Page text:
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For some, saying the word seems to be the hardest thing. ...
For some, saying the word seems to be the hardest thing.

But experts believe saying 'sorry' could save police forces millions of pounds in compensation claims.

A total of 131 employment tribunals were held in the UK last year to examine claims made by police officers that they had been badly or unfairly treated.

With each hearing costing around£117,000, that's a staggering£15m a year spent on sorting out internal police wrangles.

Today, expert risk managers urged senior police officers to adopt more effective management strategies to settle such claims before they reach court.

And ALARM - the National Forum for Risk Management in the Public Sector - says one such strategy is simply admitting fault.

ALARM's chairman Bob Cope said: 'Employment tribunals involving police forces cost millions of pounds, much of which could be saved if risks were being identified and dealt with much earlier.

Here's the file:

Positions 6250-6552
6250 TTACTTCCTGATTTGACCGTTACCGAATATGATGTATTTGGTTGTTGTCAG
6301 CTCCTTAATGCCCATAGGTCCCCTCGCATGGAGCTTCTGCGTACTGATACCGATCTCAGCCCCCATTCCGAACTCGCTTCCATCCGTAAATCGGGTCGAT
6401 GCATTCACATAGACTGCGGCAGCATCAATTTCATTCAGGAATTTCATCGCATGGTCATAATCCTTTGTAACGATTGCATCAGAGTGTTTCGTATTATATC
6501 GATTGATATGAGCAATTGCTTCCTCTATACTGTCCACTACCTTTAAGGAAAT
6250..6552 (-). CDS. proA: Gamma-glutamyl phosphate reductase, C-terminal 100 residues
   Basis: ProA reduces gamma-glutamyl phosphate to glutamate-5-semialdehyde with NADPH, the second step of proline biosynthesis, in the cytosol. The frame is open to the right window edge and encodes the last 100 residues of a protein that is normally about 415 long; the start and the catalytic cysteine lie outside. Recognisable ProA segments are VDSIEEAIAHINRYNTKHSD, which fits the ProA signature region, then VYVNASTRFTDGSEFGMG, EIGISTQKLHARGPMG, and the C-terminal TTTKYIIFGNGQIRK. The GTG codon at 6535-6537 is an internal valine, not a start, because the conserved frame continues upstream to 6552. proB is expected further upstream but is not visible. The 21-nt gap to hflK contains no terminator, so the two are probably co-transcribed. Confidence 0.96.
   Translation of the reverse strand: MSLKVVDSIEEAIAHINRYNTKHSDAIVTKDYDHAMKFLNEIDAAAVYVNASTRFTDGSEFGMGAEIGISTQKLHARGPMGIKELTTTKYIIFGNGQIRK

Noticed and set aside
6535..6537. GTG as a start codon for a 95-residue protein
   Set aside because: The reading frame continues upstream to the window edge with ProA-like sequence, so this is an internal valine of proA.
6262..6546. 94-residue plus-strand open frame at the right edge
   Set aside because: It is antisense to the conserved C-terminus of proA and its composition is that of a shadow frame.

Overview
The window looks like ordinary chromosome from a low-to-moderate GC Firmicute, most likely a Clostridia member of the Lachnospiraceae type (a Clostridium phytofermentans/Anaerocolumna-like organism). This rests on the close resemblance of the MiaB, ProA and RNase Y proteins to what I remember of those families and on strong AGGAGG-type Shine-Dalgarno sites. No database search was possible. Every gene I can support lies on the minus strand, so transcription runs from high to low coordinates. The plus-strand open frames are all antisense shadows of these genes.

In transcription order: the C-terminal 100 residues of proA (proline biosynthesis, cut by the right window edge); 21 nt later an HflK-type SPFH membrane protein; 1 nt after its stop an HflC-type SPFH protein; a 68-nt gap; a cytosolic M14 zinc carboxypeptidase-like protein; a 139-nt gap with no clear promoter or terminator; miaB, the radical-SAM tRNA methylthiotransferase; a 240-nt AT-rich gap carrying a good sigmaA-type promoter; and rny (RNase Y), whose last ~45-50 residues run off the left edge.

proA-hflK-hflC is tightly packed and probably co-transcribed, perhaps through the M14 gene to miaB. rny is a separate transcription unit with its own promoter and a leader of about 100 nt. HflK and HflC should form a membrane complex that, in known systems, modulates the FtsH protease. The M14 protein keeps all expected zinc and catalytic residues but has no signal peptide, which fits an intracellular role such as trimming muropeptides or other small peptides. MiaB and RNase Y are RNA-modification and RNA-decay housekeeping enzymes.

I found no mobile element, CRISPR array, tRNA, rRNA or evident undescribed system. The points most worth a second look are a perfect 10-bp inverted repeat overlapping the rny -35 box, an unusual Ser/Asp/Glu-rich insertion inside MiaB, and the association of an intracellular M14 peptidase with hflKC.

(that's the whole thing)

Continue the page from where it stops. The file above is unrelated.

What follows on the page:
'Dealing with risks before they explode and reach the stage where an employee takes industrial action would save time, money and resources. And in some situations, a simple 'sorry' from a senior manager could have resolved the problem without further action.

'Sometimes senior officers believe - or are advised - that an apology is not appropriate. When it is, non-one should be afraid to say sorry'.

Employment tribunals usually occur when someone is unhappy with the treatment they have received, and seek recompense for the 'offence' committed against them.

Mr Cope added: 'Clearly there are times when a force - or any other organisation - decides it will and must defend an action brought against it and goes on to defeat such claims.

'But there are undoubtedly occasions when all the disgruntled employee wants is a straight-forward apology, and that really would be the end of the matter, ensuring limited budgets are spent where they are most needed - on vital front-line policing services.'


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